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Education News

Amid Testing Backlash, SAT Exam Gets Attention In Texas

For two years Texas paid for juniors in high school to take a college entrance exam — the SAT or the ACT. The college prep program was a budget casualty in 2011. But some say the state should pick up the tab again.


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Like other lawmakers in Austin, state Sen. Dan Patrick would like cut back on high-stakes testing.

But Patrick would like to expand another exam.

“I would also like to see the state fund SAT for every student.”

The SAT is a college entrance exam. It’s administered by the College Board and costs $50 dollars.

Patrick is a Houston-area Republican and chairs the Senate Education Committee.

The state’s college prep program has lost about $10 million.

But Patrick says the state can find the money.

Some districts already help students take the SAT – like the Houston Independent School District.

“For the third year in a row, Houston ISD has set aside a day, a class day for every junior in the school district to take the SAT exam. For us, this year that happened this past Wednesday. We had about 10,000 juniors sign up to take the exam.”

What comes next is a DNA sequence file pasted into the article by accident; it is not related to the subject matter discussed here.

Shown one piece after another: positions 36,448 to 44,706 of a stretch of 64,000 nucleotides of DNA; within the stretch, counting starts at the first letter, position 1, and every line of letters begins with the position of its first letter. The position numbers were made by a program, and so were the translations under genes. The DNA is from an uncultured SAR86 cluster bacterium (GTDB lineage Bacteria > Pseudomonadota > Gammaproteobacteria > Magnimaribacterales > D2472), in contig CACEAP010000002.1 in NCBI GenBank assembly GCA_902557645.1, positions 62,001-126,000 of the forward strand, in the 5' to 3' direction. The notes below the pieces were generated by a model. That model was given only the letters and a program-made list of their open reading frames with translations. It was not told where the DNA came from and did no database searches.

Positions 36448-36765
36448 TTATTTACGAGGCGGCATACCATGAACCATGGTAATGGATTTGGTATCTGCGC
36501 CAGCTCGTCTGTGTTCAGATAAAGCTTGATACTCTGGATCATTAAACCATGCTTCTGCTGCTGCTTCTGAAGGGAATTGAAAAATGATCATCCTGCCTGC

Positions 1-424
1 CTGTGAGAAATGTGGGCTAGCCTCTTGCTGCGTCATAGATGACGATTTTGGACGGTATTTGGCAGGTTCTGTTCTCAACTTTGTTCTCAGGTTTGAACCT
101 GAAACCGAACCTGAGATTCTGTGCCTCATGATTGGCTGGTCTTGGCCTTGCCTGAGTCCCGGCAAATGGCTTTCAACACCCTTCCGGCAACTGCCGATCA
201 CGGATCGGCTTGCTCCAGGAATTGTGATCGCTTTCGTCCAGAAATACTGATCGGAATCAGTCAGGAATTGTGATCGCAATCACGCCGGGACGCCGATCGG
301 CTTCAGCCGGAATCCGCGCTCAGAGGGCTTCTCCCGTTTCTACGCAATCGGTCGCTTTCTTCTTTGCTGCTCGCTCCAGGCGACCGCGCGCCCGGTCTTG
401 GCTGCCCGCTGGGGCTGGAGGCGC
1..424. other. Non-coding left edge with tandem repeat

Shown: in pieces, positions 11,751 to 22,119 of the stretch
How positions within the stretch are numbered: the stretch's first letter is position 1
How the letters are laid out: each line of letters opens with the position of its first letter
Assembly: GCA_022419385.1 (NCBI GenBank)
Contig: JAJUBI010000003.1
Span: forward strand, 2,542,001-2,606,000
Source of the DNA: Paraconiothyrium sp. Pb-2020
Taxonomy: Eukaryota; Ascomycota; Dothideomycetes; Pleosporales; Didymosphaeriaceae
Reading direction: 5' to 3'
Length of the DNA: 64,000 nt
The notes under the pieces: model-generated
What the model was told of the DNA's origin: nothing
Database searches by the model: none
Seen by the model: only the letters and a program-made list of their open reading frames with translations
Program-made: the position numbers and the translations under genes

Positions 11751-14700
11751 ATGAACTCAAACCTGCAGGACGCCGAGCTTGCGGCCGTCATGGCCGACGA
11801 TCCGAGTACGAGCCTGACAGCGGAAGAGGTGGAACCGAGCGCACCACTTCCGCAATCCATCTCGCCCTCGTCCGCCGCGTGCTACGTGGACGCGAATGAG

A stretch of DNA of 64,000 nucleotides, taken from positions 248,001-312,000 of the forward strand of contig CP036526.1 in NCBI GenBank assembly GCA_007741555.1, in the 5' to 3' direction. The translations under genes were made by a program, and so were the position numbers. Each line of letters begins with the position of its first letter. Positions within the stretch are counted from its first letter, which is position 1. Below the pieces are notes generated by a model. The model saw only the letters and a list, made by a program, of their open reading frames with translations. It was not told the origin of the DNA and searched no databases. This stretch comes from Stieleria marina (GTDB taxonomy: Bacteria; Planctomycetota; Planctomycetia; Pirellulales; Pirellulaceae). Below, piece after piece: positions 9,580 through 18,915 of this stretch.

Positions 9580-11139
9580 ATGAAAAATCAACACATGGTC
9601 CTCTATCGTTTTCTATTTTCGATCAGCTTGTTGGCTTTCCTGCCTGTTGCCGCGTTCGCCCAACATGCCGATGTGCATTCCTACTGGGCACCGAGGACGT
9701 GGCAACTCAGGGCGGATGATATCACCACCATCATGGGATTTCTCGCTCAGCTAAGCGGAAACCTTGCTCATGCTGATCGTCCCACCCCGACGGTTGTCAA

Jason Spencer is with HISD. He says the SAT Day costs just over $350,000.

“We realize that there are certain artificial barriers that really prohibit some students from taking the exam. Traditionally the SAT is given on weekends. We know some students have a hard time getting to the testing site on the weekend. And then cost is also a barrier — taking the SAT is a $50 dollar fee for typical students so we waive that.”

In just two years, HISD has almost doubled the number of students who take SAT.

Their scores have also improved.

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